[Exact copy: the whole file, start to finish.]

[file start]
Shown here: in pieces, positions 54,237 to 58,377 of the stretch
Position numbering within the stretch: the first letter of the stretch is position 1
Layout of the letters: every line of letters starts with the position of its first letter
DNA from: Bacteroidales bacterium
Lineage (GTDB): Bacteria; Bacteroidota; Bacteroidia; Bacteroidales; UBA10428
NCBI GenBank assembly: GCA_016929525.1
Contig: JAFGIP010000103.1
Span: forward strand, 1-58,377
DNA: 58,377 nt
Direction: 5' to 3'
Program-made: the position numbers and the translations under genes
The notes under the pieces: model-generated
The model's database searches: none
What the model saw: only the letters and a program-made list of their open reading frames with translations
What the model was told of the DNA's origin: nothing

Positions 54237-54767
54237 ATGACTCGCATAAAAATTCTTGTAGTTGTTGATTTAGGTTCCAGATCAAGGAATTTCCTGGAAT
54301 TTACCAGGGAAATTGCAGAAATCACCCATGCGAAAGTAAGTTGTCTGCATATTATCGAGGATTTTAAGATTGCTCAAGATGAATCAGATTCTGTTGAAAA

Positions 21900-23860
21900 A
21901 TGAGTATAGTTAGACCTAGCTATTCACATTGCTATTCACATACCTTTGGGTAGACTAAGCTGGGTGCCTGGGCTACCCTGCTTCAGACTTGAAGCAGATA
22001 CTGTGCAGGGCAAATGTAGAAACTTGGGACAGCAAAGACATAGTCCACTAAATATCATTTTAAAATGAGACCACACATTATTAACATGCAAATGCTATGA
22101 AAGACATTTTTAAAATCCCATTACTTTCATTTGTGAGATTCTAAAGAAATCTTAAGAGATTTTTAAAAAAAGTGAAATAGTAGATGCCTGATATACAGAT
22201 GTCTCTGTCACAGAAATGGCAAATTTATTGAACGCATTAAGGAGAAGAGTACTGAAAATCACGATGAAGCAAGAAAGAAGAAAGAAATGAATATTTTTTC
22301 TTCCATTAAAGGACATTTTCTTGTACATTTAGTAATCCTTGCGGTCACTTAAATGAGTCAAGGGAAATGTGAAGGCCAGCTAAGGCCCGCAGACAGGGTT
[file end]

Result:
Shown here: in pieces, positions 54,237 to 58,377 of the stretch
Position numbering within the stretch: the first letter of the stretch is position 1
Layout of the letters: every line of letters starts with the position of its first letter
DNA from: Bacteroidales bacterium
Lineage (GTDB): Bacteria; Bacteroidota; Bacteroidia; Bacteroidales; UBA10428
NCBI GenBank assembly: GCA_016929525.1
Contig: JAFGIP010000103.1
Span: forward strand, 1-58,377
DNA: 58,377 nt
Direction: 5' to 3'
Program-made: the position numbers and the translations under genes
The notes under the pieces: model-generated
The model's database searches: none
What the model saw: only the letters and a program-made list of their open reading frames with translations
What the model was told of the DNA's origin: nothing

Positions 54237-54767
54237 ATGACTCGCATAAAAATTCTTGTAGTTGTTGATTTAGGTTCCAGATCAAGGAATTTCCTGGAAT
54301 TTACCAGGGAAATTGCAGAAATCACCCATGCGAAAGTAAGTTGTCTGCATATTATCGAGGATTTTAAGATTGCTCAAGATGAATCAGATTCTGTTGAAAA

Positions 21900-23860
21900 A
21901 TGAGTATAGTTAGACCTAGCTATTCACATTGCTATTCACATACCTTTGGGTAGACTAAGCTGGGTGCCTGGGCTACCCTGCTTCAGACTTGAAGCAGATA
22001 CTGTGCAGGGCAAATGTAGAAACTTGGGACAGCAAAGACATAGTCCACTAAATATCATTTTAAAATGAGACCACACATTATTAACATGCAAATGCTATGA
22101 AAGACATTTTTAAAATCCCATTACTTTCATTTGTGAGATTCTAAAGAAATCTTAAGAGATTTTTAAAAAAAGTGAAATAGTAGATGCCTGATATACAGAT
22201 GTCTCTGTCACAGAAATGGCAAATTTATTGAACGCATTAAGGAGAAGAGTACTGAAAATCACGATGAAGCAAGAAAGAAGAAAGAAATGAATATTTTTTC
22301 TTCCATTAAAGGACATTTTCTTGTACATTTAGTAATCCTTGCGGTCACTTAAATGAGTCAAGGGAAATGTGAAGGCCAGCTAAGGCCCGCAGACAGGGTT